One more thing I want to point out here, you heard me earlier mention process. This is the process of building the vehicle in the assembly plant. As you can see here, the pack is loaded from the bottom of the vehicle. It comes in just like other chassis components, whether it be the front cradle including the power train or rear axle unit, so we don't have to redevelop the way that we actually build the vehicle in the assembly plant.

In case it's not clear here in this photo, the battery is the yellow item running longitudinally and then you see some blue pieces over it. These are the reinforcement parts that help carry many of these loads through and into the body structure.

The other great thing about this location that we've got here in the vehicle fully integrated is that while we've got a pretty massive battery, we've managed to keep it centrally located and low in the vehicle and this helps us with the overall center of gravity of the vehicle. It's actually lower than our base global small car architecture that we're launching off of here and this of course will help with the overall ride and handling of the vehicle in cornering maneuvers.

What I want to show you next are a series of photos of an actual mule crash test. This is a 35 mile per hour frontal test, very similar to that that is done for the new car evaluation program, or end cap that you're probably familiar with. Forward end car is to the right of the screen here. This is different than the other photos, I apologize for that. So as you can see, the T-shaped pack there is in orange and the vehicle here is just prior to the front end of the car coming in contact with the barrier.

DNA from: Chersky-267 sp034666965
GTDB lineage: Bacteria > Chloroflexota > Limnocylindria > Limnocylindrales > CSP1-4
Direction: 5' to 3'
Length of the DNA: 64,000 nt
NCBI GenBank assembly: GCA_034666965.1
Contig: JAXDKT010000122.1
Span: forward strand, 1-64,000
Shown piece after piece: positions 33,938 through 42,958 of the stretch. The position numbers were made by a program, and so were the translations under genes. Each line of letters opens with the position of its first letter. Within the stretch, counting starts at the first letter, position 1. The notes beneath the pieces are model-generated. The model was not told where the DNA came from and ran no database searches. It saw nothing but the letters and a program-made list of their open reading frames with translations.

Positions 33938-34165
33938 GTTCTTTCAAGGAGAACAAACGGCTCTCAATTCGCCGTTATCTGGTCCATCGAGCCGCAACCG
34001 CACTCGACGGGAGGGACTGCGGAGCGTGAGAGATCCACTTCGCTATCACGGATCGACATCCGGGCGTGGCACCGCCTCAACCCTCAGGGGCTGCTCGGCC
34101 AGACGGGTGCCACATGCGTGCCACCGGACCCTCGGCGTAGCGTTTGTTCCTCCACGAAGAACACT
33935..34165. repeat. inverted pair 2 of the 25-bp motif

Go to the next slide. Here, the vehicle has come into contact with the barrier and is actually compressing the front end, which is off screen here, because I wanted to focus on the battery itself. And as you can see it still looks very similar to in the first frame.

Going to the next slide. Here now the vehicle has compressed all the way into the barrier and is on its way back out with the rebound, the energy coming off of the barrier. Again, very little difference And then final frame, you can see after the impact here, other than the exhaust pipe having a small bend in it there near the front of the tunnel, very little difference.